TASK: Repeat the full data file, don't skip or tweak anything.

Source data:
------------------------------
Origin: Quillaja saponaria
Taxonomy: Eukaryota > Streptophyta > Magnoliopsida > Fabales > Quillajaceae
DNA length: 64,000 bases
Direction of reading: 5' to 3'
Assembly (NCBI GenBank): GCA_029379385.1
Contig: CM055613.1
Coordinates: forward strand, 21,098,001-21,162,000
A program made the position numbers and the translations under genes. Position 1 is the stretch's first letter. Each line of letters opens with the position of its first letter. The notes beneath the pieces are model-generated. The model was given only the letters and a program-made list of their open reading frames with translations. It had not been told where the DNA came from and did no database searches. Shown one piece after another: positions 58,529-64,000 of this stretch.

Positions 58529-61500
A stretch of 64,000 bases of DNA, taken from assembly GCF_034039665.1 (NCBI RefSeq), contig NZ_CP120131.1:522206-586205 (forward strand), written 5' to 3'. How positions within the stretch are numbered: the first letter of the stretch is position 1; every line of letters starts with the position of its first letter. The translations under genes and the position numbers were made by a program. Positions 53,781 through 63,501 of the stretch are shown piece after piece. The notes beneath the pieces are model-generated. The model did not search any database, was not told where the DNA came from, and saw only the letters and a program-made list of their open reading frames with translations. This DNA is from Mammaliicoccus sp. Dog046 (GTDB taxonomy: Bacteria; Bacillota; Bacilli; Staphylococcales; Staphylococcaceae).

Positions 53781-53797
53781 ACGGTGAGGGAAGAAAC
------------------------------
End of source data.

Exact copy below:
Origin: Quillaja saponaria
Taxonomy: Eukaryota > Streptophyta > Magnoliopsida > Fabales > Quillajaceae
DNA length: 64,000 bases
Direction of reading: 5' to 3'
Assembly (NCBI GenBank): GCA_029379385.1
Contig: CM055613.1
Coordinates: forward strand, 21,098,001-21,162,000
A program made the position numbers and the translations under genes. Position 1 is the stretch's first letter. Each line of letters opens with the position of its first letter. The notes beneath the pieces are model-generated. The model was given only the letters and a program-made list of their open reading frames with translations. It had not been told where the DNA came from and did no database searches. Shown one piece after another: positions 58,529-64,000 of this stretch.

Positions 58529-61500
A stretch of 64,000 bases of DNA, taken from assembly GCF_034039665.1 (NCBI RefSeq), contig NZ_CP120131.1:522206-586205 (forward strand), written 5' to 3'. How positions within the stretch are numbered: the first letter of the stretch is position 1; every line of letters starts with the position of its first letter. The translations under genes and the position numbers were made by a program. Positions 53,781 through 63,501 of the stretch are shown piece after piece. The notes beneath the pieces are model-generated. The model did not search any database, was not told where the DNA came from, and saw only the letters and a program-made list of their open reading frames with translations. This DNA is from Mammaliicoccus sp. Dog046 (GTDB taxonomy: Bacteria; Bacillota; Bacilli; Staphylococcales; Staphylococcaceae).

Positions 53781-53797
53781 ACGGTGAGGGAAGAAAC